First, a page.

The ILPA lays down these broad principles/mechanisms for dealing with conflicts of interest

  • Ensure that management of conflicts of interest is designed in a way that the interests of both general partners (“GP”) and limited partners (“LP”) are taken into account.
  • Establish and disclose written policies and procedures to identify, monitor and appropriately mitigate conflicts of interest.
  • Ensure that the decisions made by the GP regarding conflicts of interest, take into account the benefit of the partnership as a whole rather than to the sole or disproportionate benefit of the GP, affiliates or a subset of investors in the partnership.
  • Discourage actions by the GP that were “pre-cleared” by way of overly broad disclosures, especially in relation to transactions that are or could possibly constitute conflict of interest.
  • Build in protection of rights of minority investors in regard to conflicted transactions
  • Establish a Limited Partner Advisory Committee (“LPAC”) to keep check on the conflicts of interests faced by the fund and its fiduciaries.
  • LPs should reject any waivers of broad categories of conflicts of interest

While the fund governance and transparency thresholds mandated by SEBI align with ILPAs’ recommendations and SECs’ compliance and disclosure obligations, SEBI framework provides greater decision making in the hand of investors for dealing with potential conflicted transactions. A unique feature of the AIF Regulations and SEBI’s approach is the acceptance of investor consent as an appropriate tool for dealing with conflict of interest.

The recommended course of action, from a SEBI perspective, in case of matters that are potentially conflicted should be to make appropriate disclosures to the investors as well as seek investor consent. However, even in cases wherein the Investment Manager has made necessary disclosures and taken informed consent of the investors, the onus of proving its conduct was in the best interest of its investors cannot be waived off. Thereby, managers to AIFs must ensure that such transactions are not negatively impacting the interests of its investors.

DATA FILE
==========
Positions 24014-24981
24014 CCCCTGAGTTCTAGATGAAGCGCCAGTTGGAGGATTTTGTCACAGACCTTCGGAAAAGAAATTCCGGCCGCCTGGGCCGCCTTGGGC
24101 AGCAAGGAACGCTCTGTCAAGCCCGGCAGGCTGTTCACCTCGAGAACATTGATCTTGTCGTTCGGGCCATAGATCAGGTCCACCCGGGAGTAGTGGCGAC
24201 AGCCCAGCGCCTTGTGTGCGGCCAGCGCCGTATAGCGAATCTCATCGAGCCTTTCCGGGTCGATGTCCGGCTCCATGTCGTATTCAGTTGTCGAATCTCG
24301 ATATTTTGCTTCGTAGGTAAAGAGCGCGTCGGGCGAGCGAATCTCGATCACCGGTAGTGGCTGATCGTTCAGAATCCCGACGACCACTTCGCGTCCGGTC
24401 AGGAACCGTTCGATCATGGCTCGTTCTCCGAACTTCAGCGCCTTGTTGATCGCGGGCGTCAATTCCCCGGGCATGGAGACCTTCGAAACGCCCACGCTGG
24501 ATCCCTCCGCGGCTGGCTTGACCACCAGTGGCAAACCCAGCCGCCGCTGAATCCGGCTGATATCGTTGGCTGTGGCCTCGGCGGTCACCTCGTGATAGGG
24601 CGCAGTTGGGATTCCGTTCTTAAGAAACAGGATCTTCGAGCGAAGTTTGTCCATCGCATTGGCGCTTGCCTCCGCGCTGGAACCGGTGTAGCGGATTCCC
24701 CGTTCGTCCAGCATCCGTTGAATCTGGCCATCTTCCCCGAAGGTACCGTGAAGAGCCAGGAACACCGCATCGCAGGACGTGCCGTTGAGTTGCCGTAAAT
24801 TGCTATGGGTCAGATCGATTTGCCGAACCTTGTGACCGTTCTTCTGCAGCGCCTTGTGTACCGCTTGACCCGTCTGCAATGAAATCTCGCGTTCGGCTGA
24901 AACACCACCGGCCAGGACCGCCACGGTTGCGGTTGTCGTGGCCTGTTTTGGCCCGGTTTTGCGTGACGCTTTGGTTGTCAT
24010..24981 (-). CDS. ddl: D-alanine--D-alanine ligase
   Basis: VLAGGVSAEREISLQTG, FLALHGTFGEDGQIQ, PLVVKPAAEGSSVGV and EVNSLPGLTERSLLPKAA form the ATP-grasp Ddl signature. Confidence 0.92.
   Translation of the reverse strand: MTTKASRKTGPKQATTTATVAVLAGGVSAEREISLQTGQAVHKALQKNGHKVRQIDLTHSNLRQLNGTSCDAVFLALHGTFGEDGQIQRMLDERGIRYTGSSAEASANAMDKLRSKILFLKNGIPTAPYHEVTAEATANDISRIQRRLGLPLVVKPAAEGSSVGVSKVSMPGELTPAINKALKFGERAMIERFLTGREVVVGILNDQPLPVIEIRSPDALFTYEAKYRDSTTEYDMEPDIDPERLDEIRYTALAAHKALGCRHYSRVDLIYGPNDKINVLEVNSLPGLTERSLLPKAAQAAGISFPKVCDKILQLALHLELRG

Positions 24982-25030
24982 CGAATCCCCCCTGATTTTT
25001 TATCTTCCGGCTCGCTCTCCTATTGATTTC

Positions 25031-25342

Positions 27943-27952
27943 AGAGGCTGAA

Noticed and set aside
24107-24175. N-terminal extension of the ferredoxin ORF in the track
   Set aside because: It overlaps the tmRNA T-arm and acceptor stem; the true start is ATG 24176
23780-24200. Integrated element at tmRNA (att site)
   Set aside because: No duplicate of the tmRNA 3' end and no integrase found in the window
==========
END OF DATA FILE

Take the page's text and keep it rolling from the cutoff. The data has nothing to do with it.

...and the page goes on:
The conflict of interest policies for an AIF should be detailed, taking into account, all possible ways in which a conflict of interest may arise and lay out the mechanism or procedure that should be followed to deal and mitigate such conflict of interest.

Such measures become increasingly relevant for corporates and individuals who have sought investment from and/or availed the services of related parties. While it is understandable that any fund manager shall seek to leverage its existing network to bring in valuable investment opportunities and other synergies to a fund, it is also necessary to understand that such fund manager shall be faced with various conflicts of interest throughout the fund’s life cycle and beyond. It is also necessary to consider that engaging and transacting with related entities shall be met with greater scrutiny from a conflict of interest perspective.

Keeping in mind the growing focus on conflict on interest in fund management both globally and from SEBI, fund managers, especially those with structures wherein related entities essay various roles pertaining to the AIF, must ensure that they are able to prove that each such transaction or empanelment was in the best interests of the investors.

The way forward

In today’s world where conflicts have become an inseparable part of our lives and cannot be avoided, but at best managed, a higher standard of care is required in case of those essaying a fiduciary role. First, in terms of identifying potential conflicts of interest, followed by how best those conflicts can be managed or mitigated, especially when one is donning the fiduciary hat of an AIF manager.

A well thought out conflict of interest policy being adopted by the manager and its consistency of action in case of conflicts could act as its insurance and best defence in case of any investor challenge or action.